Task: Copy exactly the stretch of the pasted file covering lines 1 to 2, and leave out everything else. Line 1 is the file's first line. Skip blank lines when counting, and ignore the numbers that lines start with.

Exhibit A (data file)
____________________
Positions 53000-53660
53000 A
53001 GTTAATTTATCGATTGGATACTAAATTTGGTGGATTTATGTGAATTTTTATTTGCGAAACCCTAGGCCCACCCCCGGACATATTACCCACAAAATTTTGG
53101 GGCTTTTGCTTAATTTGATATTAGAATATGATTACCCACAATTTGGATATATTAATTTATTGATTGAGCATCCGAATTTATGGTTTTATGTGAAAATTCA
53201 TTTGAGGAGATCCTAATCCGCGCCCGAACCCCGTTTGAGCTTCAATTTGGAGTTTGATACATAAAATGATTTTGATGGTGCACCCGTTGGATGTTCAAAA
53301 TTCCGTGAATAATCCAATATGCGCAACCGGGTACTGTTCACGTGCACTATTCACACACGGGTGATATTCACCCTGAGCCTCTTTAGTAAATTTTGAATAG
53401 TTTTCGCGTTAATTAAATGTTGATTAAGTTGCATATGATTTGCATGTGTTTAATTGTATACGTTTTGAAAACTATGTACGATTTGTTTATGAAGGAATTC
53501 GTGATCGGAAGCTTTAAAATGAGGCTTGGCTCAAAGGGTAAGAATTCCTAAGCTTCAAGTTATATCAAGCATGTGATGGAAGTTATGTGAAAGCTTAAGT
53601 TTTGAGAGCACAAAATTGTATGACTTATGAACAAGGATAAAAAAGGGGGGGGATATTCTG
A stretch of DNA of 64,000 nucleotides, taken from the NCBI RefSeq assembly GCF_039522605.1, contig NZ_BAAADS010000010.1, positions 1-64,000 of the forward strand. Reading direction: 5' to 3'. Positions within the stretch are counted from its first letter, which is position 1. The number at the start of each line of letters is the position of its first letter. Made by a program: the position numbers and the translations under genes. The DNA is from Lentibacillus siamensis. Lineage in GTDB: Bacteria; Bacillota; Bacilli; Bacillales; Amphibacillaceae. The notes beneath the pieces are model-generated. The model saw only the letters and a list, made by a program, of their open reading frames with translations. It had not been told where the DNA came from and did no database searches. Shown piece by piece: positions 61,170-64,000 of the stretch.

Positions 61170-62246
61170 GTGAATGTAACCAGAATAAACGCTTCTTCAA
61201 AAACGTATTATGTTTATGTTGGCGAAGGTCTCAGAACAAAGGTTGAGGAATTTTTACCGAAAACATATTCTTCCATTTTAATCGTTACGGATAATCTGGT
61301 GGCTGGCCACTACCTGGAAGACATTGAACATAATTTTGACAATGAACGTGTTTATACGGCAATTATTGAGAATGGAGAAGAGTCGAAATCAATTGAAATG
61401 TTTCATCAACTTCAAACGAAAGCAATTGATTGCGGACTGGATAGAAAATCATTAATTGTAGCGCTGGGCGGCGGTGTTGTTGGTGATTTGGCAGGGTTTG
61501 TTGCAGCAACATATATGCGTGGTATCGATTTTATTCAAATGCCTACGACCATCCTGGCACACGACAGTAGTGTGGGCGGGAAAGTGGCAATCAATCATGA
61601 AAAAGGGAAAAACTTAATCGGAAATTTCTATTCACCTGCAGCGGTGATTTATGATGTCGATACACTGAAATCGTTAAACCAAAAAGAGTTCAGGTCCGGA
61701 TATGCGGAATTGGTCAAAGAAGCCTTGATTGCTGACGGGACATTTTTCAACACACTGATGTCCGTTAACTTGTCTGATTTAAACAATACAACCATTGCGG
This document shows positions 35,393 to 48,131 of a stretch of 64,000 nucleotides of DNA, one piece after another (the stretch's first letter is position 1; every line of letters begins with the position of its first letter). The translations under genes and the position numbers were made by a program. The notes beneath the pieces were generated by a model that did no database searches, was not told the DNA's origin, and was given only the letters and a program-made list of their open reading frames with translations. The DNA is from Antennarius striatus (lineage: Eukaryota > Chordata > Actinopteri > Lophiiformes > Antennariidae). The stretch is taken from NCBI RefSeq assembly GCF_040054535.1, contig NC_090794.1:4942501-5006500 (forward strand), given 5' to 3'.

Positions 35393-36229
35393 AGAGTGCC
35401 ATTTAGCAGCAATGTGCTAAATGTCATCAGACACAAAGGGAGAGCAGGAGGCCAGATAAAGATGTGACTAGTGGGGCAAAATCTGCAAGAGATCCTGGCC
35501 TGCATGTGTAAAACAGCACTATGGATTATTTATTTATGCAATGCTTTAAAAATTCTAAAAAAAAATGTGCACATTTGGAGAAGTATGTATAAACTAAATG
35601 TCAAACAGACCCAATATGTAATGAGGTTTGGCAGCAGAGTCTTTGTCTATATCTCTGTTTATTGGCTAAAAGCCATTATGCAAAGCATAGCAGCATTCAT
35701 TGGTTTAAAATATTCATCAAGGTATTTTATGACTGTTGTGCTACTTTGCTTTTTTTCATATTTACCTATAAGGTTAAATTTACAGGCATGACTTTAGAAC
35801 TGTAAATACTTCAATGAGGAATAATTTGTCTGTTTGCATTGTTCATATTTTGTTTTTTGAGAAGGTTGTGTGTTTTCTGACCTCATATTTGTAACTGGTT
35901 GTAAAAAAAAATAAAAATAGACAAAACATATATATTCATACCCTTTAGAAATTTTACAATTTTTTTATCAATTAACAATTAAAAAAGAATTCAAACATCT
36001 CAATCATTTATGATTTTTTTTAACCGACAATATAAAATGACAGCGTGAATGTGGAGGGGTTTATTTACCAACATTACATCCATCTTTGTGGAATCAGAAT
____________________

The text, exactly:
Positions 53000-53660
53000 A